with Mike Telleria
The Sea Chest Debate
During training as a ship’s engineer the first prank the Chief Engineer pulled was asking me to go fetch the keys to the sea chest. Fortunately I saw through this one (he did catch me off guard with others). And I’ll never forget when one of the other cadets came up to me and asked, in a serious, hushed voice, if I knew where the keys to the sea chest were. Poor, clueless fella.
Those who do know a thing or two about sea chests pretty much agree they are a key element of a large ship’s cooling system. However, there is a healthy debate about whether sea chests merit use on recreational trawlers like Nordhavns. Every now and then we get pulled into the discussion when someone asks if we can use a sea chest on a new boat instead of individual thru-hulls. The answer is always the same: “Of course we CAN, but we’re not sure we SHOULD.”
Chests Full of Treasure
The argument for a sea chest is certainly compelling. For starters it gathers most or all of the raw water inlets into a central, easy-to-access location. No more having to wedge into impossibly tight areas in multiple compartments to reach an inlet thru-hull, and no more having to remember where a certain inlet valve is located. There’s no denying that this kind of operational convenience is to die for.
Depending on how the sea chest is designed it can have a single strainer basket for the entire chest, thus eliminating the need for smaller, individual strainers for individual thru-hull inlets. No more cleaning multiple strainers buried below deck hatches scattered all over the boat.
Then there’s the danger of flooding from a damaged or faulty sea water inlet line somewhere on the boat. It might not be immediately apparent exactly where the water is coming from. If the sea chest has an isolation valve or other device to cut off the flow of sea water you can quickly stop the flooding even if you have no idea where the water is coming from.
It’s not hard to see why anyone who has ever struggled to open (or even find) a hard-to-reach inlet valve could easily be sold on the idea of a sea chest. Then add in the opportunity to omit all the little individual strainers and the benefit of being able shut down any flooding quickly and easily. Pretty soon you begin to wonder why a sea chest isn’t standard equipment on all boats.
All That Glitters is Not Gold
Obviously sea chests are far from universal equipment on boats. The list of detractors is actually quite long – and it doesn’t take much to tip the scale in favor of individual thru-hulls. Like with many things on a boat, the bigger the boat gets the more flexibility there is to do things that just don’t make sense on smaller boats. Sea chests are no exception.
First off there has to be a good place to put the darn thing – and that can be a real challenge on a small boat. If the sea chest has to be crammed under the engine room deckplates (and completely below the waterline) with marginal access to all the valves then you’ve already lost much of the utility a proper sea chest is supposed to provide. You won’t be able to put a strainer basket inside it because the top needs to be above the waterline to be able to open it for cleaning. So instead of an actual cavity in the hull open to the ocean you’re left with box fed by seawater via a large thru-hull, hose and strainer. Now the sea chest basically becomes an interior manifold with one or two relatively narrow thru-hull openings to the sea. This is a far cry from a nice, large, open hull cavity with gobs of flow and plenty of interior side room for convenient access and head room to lift out a strainer basket.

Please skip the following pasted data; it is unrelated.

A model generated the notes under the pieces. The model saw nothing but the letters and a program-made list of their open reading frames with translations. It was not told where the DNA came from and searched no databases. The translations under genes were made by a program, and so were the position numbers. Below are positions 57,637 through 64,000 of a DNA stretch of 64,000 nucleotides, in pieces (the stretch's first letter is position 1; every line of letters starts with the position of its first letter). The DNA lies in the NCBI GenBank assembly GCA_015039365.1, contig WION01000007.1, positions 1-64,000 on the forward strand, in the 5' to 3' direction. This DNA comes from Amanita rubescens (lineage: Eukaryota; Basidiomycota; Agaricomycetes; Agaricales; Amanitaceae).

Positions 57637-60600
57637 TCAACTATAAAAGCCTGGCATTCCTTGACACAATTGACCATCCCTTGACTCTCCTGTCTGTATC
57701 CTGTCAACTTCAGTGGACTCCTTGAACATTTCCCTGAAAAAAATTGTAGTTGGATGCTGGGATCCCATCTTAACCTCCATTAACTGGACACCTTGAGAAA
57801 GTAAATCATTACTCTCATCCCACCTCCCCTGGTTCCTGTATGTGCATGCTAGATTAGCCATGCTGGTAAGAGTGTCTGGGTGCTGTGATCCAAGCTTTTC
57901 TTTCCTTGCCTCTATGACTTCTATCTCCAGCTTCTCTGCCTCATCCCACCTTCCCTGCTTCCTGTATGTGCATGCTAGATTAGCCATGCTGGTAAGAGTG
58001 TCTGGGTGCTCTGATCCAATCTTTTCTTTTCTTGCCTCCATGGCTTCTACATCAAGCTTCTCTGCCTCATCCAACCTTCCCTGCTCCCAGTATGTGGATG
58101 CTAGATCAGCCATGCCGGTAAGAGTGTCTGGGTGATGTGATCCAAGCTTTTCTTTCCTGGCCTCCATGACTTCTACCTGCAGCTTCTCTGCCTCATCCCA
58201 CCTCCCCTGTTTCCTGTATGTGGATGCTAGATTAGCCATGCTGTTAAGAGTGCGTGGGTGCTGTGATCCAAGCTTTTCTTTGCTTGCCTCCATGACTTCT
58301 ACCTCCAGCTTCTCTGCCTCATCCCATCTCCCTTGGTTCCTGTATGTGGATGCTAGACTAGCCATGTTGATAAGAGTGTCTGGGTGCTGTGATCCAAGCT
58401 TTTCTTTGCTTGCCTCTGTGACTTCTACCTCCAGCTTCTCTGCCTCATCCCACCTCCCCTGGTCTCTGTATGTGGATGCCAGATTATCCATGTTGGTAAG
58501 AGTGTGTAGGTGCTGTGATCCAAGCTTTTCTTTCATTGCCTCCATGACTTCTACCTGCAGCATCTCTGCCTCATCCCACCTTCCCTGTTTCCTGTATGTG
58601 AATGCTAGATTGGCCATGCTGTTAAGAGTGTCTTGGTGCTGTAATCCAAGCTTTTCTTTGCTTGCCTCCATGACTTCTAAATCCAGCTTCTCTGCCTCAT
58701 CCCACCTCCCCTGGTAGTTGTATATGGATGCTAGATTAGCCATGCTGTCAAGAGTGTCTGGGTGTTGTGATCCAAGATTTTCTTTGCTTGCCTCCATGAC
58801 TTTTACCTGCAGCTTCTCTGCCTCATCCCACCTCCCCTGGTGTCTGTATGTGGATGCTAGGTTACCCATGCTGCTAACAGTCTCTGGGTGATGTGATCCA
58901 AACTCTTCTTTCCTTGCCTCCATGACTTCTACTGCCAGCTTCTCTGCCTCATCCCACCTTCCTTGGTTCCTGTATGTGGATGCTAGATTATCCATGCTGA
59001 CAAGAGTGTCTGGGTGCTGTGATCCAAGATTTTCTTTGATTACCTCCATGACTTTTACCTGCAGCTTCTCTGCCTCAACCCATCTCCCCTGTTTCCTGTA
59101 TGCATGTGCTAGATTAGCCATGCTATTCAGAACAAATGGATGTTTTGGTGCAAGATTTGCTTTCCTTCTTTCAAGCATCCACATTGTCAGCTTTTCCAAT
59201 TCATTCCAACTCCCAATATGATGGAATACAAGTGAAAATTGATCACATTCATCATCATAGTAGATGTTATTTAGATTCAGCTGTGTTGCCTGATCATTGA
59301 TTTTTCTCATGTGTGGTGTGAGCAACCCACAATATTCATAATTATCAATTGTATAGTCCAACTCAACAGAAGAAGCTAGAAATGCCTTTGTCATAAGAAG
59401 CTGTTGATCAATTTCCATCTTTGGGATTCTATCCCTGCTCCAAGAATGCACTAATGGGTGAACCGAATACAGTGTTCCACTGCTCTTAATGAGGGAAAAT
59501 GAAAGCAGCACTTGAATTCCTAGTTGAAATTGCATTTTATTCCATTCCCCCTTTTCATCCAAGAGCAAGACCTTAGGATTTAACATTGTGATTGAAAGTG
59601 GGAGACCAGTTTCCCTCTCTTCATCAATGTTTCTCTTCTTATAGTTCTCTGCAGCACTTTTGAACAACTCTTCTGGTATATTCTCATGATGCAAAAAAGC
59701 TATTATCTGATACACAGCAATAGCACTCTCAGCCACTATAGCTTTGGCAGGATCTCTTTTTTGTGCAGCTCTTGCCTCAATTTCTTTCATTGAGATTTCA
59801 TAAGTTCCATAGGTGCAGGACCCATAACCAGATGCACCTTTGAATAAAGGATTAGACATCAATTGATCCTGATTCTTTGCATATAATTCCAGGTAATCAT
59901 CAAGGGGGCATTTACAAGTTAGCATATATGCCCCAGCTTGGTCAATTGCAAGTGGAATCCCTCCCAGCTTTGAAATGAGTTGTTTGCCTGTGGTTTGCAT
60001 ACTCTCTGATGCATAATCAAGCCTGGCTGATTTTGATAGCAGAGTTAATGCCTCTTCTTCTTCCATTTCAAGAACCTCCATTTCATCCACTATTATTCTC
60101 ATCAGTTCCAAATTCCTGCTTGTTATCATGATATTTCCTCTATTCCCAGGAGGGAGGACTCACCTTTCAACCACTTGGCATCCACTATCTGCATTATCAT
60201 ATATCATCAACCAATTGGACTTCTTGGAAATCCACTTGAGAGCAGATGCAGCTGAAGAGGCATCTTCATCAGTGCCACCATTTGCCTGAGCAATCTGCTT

Whether it’s a big or small boat, there is the inherent danger of the hull opening becoming plugged or blocked and starving everything of sea water. The standard way to mitigate this is to have openings on both sides of the hull. For larger boats this means having two sea chest risers with strainer baskets in each and a common header in between – but this takes a lot of room. On a smaller boat with the manifold style sea chest this means thru-hulls and strainers on each side leading to the chest. In both cases one side needs to be able to meet the sea water demands for the whole vessel.
Fouling can also be an issue. There’s opportunity for marine growth as long as water is flowing through the chest. Even if only one or two items are running – like a generator and the air conditioning – all the inlets in the chest are going to be impacted by fouling. And if the chest is completely below the waterline, you’ll have to shut everything down so you secure both inputs and remove the cover for cleaning. Also, a central sea chest often means longer plumbing runs from the chest to the equipment than there would be with individual thru-hulls – and longer runs can be more susceptible to fouling than shorter runs.
The likelihood of including ALL the sea water inlets in a sea chest can be slim, especially if it’s a wet exhaust boat. The sea water demand for a wet exhaust engine is going to be much more than that for the generators, air conditioning pump, water makers, etc. The sea chest would have to be big enough to satisfy the needs of the engine without starving any of the other consumers – which brings us back to finding room for a big-enough sea chest in a limited engine space. A common compromise here is to give the engine a pair of dedicated thru-hulls and strainers (one set for backup), and find room for a smaller sea chest for the other consumers. Even then there can be some items that are just too far away, like a chain-wash pump, water maker or other device located all the way forward.
Then there’s the often-heard comment about a sea chest reducing the number of holes in the boat from many to one. That’s technically false, because there are still the same number of holes below the waterline – with each being a potential source of flooding (although a sea chest can offer the advantage of shutting them all down at once). Also, there’s no change in the number or location of the discharge thru-hulls, so you’re still faced with multiple thru-hulls scattered about the boat.
We’ve Built a Few